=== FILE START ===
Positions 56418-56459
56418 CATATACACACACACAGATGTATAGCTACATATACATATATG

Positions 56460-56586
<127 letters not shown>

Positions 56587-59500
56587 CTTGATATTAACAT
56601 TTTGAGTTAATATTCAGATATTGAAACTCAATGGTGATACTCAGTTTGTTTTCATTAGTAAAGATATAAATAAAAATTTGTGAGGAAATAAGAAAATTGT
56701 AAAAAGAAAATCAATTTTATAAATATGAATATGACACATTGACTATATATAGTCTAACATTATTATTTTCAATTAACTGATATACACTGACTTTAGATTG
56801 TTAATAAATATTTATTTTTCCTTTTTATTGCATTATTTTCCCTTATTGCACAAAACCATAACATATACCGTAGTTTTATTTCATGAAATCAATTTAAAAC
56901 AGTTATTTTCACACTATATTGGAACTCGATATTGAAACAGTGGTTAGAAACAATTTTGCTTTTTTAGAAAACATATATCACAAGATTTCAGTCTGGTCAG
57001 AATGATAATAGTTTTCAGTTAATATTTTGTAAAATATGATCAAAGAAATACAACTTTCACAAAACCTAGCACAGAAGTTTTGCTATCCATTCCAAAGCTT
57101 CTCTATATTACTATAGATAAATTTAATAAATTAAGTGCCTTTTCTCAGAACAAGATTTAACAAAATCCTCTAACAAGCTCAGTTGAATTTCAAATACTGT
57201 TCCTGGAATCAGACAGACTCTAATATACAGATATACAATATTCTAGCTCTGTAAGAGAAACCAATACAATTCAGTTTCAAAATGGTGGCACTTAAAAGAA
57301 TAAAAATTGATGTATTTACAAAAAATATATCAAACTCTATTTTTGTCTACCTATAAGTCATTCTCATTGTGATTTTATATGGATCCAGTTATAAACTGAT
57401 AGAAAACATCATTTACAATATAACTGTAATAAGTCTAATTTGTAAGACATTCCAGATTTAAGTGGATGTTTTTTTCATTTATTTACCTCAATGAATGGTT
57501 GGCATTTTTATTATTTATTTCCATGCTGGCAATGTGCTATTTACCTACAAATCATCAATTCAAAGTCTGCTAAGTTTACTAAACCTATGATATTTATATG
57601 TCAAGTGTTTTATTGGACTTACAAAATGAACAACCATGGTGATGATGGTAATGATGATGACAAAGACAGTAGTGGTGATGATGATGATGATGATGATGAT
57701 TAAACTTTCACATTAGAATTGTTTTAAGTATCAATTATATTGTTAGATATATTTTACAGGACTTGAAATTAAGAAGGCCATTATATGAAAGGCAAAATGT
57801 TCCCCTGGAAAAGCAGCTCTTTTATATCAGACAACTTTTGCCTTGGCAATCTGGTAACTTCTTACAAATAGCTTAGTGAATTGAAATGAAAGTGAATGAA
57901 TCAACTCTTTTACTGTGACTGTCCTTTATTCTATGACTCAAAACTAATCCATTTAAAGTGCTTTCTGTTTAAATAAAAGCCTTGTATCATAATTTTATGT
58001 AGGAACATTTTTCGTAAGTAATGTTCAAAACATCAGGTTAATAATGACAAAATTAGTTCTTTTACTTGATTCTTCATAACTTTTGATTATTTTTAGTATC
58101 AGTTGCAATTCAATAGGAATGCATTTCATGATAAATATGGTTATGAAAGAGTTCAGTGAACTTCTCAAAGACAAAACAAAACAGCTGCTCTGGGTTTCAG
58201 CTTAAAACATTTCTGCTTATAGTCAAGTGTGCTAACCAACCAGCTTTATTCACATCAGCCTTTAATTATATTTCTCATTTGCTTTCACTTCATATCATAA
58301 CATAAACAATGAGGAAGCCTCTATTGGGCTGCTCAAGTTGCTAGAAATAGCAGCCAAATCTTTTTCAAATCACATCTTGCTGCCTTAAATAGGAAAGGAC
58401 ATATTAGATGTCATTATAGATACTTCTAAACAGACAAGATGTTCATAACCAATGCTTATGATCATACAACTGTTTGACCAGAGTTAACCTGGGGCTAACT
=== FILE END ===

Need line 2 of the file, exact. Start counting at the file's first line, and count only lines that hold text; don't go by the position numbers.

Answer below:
56418 CATATACACACACACAGATGTATAGCTACATATACATATATG